I’d planned on writing about E Wolff & Sons’ ‘Pure Cumberland Lead’ pencils next, but a last-minute change and today’s post is about the rather fine E Wolff & Son Manufacturers, ‘Compressed Lead’ pencils instead.
All advertisements I have come across for this model date from the 1860s, so let’s go with around 1868 or 1869 for the pencils in my collection.
The ‘Compressed Lead’ pencils, like most older British pencils, are round barrel, square core. In the 19t century, Wolff preferred to keep the completely natural finish for their flagship products, therefore, because these sit just below the ‘Pure Cumberland Lead’ pencils, they have a nice polish finish; something I actually prefer.
As with most older Wolff pencils, we have the text on the right hand side of the pencil, or right-to-left as I refer to it (although I’m aware this isn’t exactly accurate as it’s not written backwards so to speak). The pencils feature the compressed lead development, which keeps popping up, but I’m saving for a proper discussion when we look at the ‘Pure Cumberland Lead’ pencils.
In a nutshell though, Wolff and Brockedon both came up with a remarkably similar process of making leads from ground graphite and ended up in a fierce court battle that spilled into their marketing.
I am assuming that these pencils are not using lead sourced from Keswick or they would advertise it on the pencil. As well as using Cumberland sourced graphite, Wolff were also sourcing graphite from other countries (such as Spain for their Spanish Graphite pencils), and whilst I can’t confirm at this stage, I have my suspicions that the ‘Compressed Lead’ pencils probably contain graphite from Bavaria or Ceylon (as it was then). This allowed Wolff to charge half the price as their ‘Pure Cumberland Lead’ pencils despite a more intricate barrel finish, as we can see from the advert from The Windsor and Eton Express from 21 March 1868:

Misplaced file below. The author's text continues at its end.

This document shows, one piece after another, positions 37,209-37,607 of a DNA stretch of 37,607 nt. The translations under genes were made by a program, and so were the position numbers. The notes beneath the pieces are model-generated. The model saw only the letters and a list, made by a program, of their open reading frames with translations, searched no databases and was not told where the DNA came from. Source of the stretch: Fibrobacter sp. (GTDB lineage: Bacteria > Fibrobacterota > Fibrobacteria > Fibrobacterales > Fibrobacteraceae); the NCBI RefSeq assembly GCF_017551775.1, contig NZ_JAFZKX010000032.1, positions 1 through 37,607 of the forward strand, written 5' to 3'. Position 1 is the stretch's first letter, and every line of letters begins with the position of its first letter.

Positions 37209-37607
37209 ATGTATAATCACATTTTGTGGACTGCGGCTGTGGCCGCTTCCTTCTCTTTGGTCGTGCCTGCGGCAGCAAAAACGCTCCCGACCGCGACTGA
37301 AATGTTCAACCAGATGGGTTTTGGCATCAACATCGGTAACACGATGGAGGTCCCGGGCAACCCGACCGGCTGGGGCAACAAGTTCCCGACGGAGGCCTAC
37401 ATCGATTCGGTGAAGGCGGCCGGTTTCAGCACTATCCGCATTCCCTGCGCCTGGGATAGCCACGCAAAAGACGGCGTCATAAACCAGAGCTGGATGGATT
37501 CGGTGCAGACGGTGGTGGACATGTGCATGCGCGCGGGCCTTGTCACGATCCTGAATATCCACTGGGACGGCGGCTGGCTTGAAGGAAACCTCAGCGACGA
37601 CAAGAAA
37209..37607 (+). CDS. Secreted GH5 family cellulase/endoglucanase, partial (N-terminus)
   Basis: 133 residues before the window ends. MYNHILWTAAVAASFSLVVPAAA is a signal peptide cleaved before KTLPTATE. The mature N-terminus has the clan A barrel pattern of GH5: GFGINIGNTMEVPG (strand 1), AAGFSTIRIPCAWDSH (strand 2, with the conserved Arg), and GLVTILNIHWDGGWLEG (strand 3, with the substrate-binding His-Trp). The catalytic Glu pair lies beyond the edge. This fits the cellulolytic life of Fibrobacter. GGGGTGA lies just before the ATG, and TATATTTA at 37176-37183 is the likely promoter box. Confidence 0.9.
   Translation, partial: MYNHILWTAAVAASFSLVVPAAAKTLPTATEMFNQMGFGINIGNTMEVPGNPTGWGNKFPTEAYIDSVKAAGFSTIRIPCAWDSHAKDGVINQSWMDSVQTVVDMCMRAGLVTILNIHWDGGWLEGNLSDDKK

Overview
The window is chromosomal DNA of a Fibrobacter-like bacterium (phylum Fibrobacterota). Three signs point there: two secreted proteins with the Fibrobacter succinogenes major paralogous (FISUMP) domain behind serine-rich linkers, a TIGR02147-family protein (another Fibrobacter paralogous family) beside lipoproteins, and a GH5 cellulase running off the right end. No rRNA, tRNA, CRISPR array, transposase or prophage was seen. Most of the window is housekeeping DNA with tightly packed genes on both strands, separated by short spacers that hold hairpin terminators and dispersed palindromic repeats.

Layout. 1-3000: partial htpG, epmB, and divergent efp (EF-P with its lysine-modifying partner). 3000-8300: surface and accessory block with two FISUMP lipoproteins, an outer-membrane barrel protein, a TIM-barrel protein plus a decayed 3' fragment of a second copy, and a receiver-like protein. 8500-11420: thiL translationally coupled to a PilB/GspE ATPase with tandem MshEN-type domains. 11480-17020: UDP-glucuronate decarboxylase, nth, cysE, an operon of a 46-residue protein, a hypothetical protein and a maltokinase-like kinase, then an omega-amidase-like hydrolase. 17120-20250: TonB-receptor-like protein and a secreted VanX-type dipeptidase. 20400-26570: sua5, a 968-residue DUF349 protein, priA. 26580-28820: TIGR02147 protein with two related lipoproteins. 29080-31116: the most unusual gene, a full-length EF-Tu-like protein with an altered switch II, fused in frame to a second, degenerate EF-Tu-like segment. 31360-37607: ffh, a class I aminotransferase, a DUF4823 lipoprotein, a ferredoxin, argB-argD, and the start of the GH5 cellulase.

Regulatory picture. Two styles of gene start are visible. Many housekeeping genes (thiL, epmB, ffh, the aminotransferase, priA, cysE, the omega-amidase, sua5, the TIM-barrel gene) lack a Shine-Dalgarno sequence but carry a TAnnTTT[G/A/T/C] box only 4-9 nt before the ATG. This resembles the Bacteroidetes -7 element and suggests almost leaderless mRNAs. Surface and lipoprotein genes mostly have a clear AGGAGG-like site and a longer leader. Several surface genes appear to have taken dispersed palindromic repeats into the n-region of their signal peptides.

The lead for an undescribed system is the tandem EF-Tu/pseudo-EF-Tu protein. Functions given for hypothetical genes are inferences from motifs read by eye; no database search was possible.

The quality of the stamping always impresses me on some of these older models, you could even say it puts most modern makers to shame. Despite being (roughly) a rather whopping 153 years old, they look like they just came out of the factory. I was lucky enough to acquire them from someone who had them stored away for a long time, so you may not come across them in this good a shape if you do happen to find them.
The Illustrated National Pronouncing Dictionary of the English Language 1869 notes that Wolff are working out of the Great Queen St address at their Steam Pencil Works. In the 1850s Wolff where still operating out of their 22 & 23 Church Street, Spitalfields address, so I’d hazard a guess that Wolff investing in some elements of automation in their larger factory allowed for more models of pencil, such as this one.
My examples come in the BB grade which is nice to see. Normally I’ve found that the harder grades tend to survive the passage of time more than the softer grades. I’ve said it before but I’ll say it again, BB, BBB, BBBB, etc. is far nicer stamping that 2B, 3B, 4B and modern makers should go back to this.
The Merchant shippers of London from 1868 notes that Wolff won two medals at the 1862 International Exhibition in London. I believe these medals were for the Creta Laevis pencils and the ‘Pure Cumberland Lead’ pencils, both of which will feature on this blog shortly. This advert was published around the same time as the ‘Compressed Lead’ pencils were being made, so I think we can just assume they fell into the category of ‘superior black lead pencils, of every description‘.